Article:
Well, what happened to him eventually was he was never quite satisfied in his role in life.

Mm.

And eventually went, [Pause] he wasn’t happy with his marriage and he broke up with hiswife and then he made friends with an American lady and went with her to America.

Mm.

He was last heard of, goodness knows what he’s doing now, he was last heard of, mm,officiating in the library of... There was this very wealthy billionaire who had an erotic...

Library, yes.

And, [Laughter] Pat was in charge of his library. [Laughter]

Most incredible.

Pat was a great union man.

Oh he was.

Yes.

He, very impressive.

I, I’d always depended on him.

HARRY COURCHA 55

Well, that was Pat. Let’s get on to you Harry?

Yes.

Mm, you were now an academic, you were a graduate?

Now hang on I’d only got as far as the, mm...

Diploma?

Yes, what the situation was that, mm, you could round up your studies by points to make a degree.

Yes.

So in fact the Diploma Industrial Relations and Trade Union Studies counted for one third.

Yes.

The DipHE, Higher Education, counted for another third.

Yes.

So I was still one third off.

Ah, I get it now.

And I actually abandoned it believe it or not.

HARRY COURCHA 56

Did you?

I, at that stage I abandoned it for three, mm, yes, three years. Because I thought it wasn’t possible, well it wasn’t at that stage, to take a degree part-time in Humanities.

Yes.

There weren’t any available. But then it turned out eventually there were and Middlesexstarted up a part-time degree course.

Yes.

At their other premises at All Saints in, in, mm, in Tottenham.

Mm, mm.

And so, mm, I was persuaded to go back again, and I then more or less carried on in thesame area that I’d done the DipHE in, which is basically Literature, Drama and so on.

Yes.

And that was when I done all these massive works you’ve read.

Yes, yes, yes.

And, mm, really enjoy it. I just loved writing.

You really did?
I really love it. There’s nothing, I’m never happier than when I’m studying, researching.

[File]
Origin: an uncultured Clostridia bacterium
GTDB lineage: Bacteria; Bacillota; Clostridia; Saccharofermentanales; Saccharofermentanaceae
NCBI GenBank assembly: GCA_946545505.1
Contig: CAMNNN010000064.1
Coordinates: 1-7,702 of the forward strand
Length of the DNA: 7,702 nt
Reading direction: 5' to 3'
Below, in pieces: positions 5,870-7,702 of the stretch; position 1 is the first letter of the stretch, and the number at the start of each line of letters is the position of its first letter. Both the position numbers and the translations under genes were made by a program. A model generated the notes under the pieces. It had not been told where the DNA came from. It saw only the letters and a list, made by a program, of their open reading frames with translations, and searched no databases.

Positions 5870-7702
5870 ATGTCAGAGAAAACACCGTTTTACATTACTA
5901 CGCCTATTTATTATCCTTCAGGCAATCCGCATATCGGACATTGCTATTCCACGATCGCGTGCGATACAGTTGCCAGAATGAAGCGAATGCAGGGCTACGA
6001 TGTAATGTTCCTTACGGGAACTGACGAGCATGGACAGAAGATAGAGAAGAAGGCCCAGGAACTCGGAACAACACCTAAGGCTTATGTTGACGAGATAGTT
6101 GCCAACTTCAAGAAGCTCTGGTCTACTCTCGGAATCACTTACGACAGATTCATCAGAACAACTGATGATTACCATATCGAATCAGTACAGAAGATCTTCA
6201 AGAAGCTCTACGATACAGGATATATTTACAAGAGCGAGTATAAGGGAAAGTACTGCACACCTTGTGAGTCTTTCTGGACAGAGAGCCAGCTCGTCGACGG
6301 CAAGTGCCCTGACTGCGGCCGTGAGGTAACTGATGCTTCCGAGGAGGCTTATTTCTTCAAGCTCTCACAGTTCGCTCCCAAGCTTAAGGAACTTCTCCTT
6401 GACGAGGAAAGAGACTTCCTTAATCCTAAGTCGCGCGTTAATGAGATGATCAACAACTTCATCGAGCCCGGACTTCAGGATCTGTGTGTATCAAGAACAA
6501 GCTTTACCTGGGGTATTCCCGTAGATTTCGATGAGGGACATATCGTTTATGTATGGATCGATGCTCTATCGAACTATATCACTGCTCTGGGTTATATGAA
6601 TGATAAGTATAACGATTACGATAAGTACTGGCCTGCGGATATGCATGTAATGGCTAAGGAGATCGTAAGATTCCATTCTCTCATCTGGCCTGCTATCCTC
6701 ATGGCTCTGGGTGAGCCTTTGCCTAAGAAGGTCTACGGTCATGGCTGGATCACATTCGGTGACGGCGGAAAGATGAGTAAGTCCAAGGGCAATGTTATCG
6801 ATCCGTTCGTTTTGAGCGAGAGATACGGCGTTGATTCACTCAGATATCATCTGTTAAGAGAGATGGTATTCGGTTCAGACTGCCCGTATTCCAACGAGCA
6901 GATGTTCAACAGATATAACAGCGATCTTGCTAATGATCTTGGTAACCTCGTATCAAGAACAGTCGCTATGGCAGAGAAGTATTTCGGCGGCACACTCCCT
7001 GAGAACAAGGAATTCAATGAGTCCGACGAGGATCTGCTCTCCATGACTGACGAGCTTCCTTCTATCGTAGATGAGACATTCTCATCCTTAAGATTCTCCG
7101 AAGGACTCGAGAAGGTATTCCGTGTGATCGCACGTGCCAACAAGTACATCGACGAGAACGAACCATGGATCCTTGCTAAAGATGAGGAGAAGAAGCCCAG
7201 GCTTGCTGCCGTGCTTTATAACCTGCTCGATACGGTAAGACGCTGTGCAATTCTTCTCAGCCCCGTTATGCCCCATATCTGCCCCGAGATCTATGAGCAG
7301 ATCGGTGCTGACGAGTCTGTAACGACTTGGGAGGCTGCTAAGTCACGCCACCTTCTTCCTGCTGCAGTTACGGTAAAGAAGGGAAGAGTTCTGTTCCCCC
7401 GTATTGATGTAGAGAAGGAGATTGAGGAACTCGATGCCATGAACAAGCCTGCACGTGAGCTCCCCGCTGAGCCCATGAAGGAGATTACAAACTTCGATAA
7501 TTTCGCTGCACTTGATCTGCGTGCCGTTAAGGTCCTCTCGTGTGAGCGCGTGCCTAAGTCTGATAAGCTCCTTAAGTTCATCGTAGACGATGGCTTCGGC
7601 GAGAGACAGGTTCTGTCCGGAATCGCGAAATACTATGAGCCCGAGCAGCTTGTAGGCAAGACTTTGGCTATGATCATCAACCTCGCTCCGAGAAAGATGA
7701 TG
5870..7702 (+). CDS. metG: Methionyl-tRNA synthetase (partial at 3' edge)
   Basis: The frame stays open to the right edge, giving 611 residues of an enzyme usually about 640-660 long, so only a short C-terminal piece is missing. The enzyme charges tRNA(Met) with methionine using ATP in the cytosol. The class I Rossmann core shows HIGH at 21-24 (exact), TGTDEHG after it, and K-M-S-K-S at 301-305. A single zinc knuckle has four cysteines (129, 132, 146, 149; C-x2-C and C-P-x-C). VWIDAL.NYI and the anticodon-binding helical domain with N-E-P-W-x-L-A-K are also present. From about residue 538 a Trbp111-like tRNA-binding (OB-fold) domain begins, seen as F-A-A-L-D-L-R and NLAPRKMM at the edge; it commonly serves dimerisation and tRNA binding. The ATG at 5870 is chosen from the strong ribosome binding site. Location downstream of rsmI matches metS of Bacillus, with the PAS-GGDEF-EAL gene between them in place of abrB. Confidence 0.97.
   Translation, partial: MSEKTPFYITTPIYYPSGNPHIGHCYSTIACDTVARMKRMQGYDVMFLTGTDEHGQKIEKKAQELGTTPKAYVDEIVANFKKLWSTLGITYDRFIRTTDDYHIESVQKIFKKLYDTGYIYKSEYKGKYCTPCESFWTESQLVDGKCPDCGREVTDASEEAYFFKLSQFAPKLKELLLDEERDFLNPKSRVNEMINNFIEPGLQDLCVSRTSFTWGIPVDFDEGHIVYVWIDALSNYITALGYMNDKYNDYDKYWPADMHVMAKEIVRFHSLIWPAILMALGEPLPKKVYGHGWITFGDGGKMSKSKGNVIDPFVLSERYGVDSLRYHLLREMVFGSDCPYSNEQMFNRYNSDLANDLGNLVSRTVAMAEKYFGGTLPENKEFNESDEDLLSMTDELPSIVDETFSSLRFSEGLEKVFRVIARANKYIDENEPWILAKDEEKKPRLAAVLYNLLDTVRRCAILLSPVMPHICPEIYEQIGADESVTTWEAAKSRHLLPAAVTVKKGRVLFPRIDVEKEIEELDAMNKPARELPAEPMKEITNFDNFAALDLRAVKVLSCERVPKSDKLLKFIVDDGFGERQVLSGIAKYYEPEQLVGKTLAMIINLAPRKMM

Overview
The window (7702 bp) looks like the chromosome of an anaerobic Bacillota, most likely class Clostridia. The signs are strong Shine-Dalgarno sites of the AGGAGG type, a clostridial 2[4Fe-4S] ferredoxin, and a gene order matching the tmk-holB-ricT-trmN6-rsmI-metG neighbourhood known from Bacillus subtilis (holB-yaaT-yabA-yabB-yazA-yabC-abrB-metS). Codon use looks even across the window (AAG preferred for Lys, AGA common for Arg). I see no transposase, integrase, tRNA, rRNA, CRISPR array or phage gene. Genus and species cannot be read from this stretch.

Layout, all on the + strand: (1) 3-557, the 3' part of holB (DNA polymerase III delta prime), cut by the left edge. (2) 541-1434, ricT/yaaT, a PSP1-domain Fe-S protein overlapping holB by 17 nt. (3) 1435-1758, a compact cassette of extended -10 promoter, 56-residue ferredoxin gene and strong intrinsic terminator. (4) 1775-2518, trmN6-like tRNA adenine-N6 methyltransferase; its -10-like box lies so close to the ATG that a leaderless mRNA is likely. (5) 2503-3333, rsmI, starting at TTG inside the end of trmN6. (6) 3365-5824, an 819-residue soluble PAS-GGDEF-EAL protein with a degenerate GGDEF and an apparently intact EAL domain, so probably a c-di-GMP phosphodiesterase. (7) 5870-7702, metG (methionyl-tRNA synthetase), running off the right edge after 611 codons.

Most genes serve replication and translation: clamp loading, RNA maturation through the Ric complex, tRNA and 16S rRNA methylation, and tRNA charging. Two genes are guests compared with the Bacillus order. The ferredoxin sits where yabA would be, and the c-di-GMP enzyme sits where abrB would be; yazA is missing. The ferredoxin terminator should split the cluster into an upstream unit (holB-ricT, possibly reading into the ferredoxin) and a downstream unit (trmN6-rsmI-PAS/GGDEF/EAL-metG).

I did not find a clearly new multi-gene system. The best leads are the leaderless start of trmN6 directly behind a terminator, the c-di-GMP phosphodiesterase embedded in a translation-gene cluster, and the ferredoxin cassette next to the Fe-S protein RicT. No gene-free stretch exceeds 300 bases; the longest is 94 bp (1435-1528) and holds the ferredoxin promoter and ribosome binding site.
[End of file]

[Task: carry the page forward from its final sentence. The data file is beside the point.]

HARRY COURCHA 57

Yes.

Writing, arguing.

Mm. And you eventually graduated?

Yes. You may or may not remember how my, mm, trade unionism and my politics did in fact reflect in this area.

Mm.

You may or may not remember.

Yes.

But what happened was that [Pause] I was branded by the establishment fuddy-duddies of the university as some kind of a nutter, a left winger, trouble maker, an alien influence.

Mm.

Not genuine, not one of us sort of thing. And, mm, the, the younger more progressive element had entirely opposite impression which was that I was really remarkably clever.

Yes, yes.

Progressive and original writer and thinker.

Mm.

HARRY COURCHA 58

In the areas that I was writing in. So what happened was that I was getting many essays, mm, marked up as As or B1s [0:15:00 138] whereas the reactionaries were giving me Cs and Ds.

Yes.

You know, [Laughter] and, mm, but nevertheless I did manage to keep a level, an average level, which is what they base your degree on, an average level that should have given me a First.

Yes.

What happened was the very last session study they combined in effect to really make it hard for me.

Mm.

And, mm, I was told quite unofficially by one of the friendly tutors that was on theexaminations board...

Mm.

There’d been a big argument and a row about me.

Mm.

And, mm, they wanted to give me a First and the establishment said ‘no’. So in fact I didn’t get a First despite the fact that I had the right number of points.

Yes. Couldn’t you go for appeal on that?

HARRY COURCHA 59

I did debate it. Then my, my pride, I’m such a fool, you know, my pride, ‘well, what the hell, they can go to hell’. I didn’t really care anyway, I was only doing it because Ienjoyed it.

Mm, mm.

Not what I got out of it.

You got a Second did you?

I got a Two One.

Yes. Which is good?

Yes, a Two One which was enough for me in fact to go on to do a PhD.

Yes.

And I was encouraged to do a PhD, and in fact I was going to do a PhD on the relationship between culture and language.

Yes.

With emphasis basis, mm, on the Irish, Gaelic culture.

Yes, yes.

And language. In fact I made all the arrangements. I had a tutor in London and another one in, mm, University College, Dublin.

Oh yes.

HARRY COURCHA 60

A famous academic and writer, he appears quite often on television.

Yes.

I got a letter from him praising my work and saying he’d love to take me on but I...

You haven’t decided yet?

I never did it, I should have...

But you can still, you can still decide?

I can still do it, yes.

But you’ve got to decide on that. Well, listen now can I call you now a graduate?

Yes.

Okay you’re a graduate?

Yes.

And you’re on the Executive Committee of ACTT still?

Yes.

And you, did you ever go to, you went to annual conference?

Oh yes.

HARRY COURCHA 61